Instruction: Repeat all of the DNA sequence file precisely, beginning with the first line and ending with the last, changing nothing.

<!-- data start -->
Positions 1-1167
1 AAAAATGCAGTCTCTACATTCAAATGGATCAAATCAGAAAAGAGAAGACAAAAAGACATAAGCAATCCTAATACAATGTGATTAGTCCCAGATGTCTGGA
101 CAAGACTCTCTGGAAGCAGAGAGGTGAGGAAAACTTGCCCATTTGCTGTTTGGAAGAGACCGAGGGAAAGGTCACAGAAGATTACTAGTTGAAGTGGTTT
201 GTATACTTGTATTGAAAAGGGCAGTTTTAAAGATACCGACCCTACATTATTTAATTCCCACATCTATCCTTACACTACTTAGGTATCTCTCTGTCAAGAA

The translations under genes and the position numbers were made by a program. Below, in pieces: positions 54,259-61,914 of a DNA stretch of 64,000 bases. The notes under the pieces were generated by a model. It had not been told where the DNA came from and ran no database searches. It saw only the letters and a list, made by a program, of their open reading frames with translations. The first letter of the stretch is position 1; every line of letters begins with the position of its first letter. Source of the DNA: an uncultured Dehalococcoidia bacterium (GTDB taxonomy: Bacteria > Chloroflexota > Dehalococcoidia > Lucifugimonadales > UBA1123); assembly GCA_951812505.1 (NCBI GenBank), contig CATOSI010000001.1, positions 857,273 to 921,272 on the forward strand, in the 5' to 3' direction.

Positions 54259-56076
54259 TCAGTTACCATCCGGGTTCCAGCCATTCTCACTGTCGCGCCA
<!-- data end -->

Positions 1-1167
1 AAAAATGCAGTCTCTACATTCAAATGGATCAAATCAGAAAAGAGAAGACAAAAAGACATAAGCAATCCTAATACAATGTGATTAGTCCCAGATGTCTGGA
101 CAAGACTCTCTGGAAGCAGAGAGGTGAGGAAAACTTGCCCATTTGCTGTTTGGAAGAGACCGAGGGAAAGGTCACAGAAGATTACTAGTTGAAGTGGTTT
201 GTATACTTGTATTGAAAAGGGCAGTTTTAAAGATACCGACCCTACATTATTTAATTCCCACATCTATCCTTACACTACTTAGGTATCTCTCTGTCAAGAA

The translations under genes and the position numbers were made by a program. Below, in pieces: positions 54,259-61,914 of a DNA stretch of 64,000 bases. The notes under the pieces were generated by a model. It had not been told where the DNA came from and ran no database searches. It saw only the letters and a list, made by a program, of their open reading frames with translations. The first letter of the stretch is position 1; every line of letters begins with the position of its first letter. Source of the DNA: an uncultured Dehalococcoidia bacterium (GTDB taxonomy: Bacteria > Chloroflexota > Dehalococcoidia > Lucifugimonadales > UBA1123); assembly GCA_951812505.1 (NCBI GenBank), contig CATOSI010000001.1, positions 857,273 to 921,272 on the forward strand, in the 5' to 3' direction.

Positions 54259-56076
54259 TCAGTTACCATCCGGGTTCCAGCCATTCTCACTGTCGCGCCA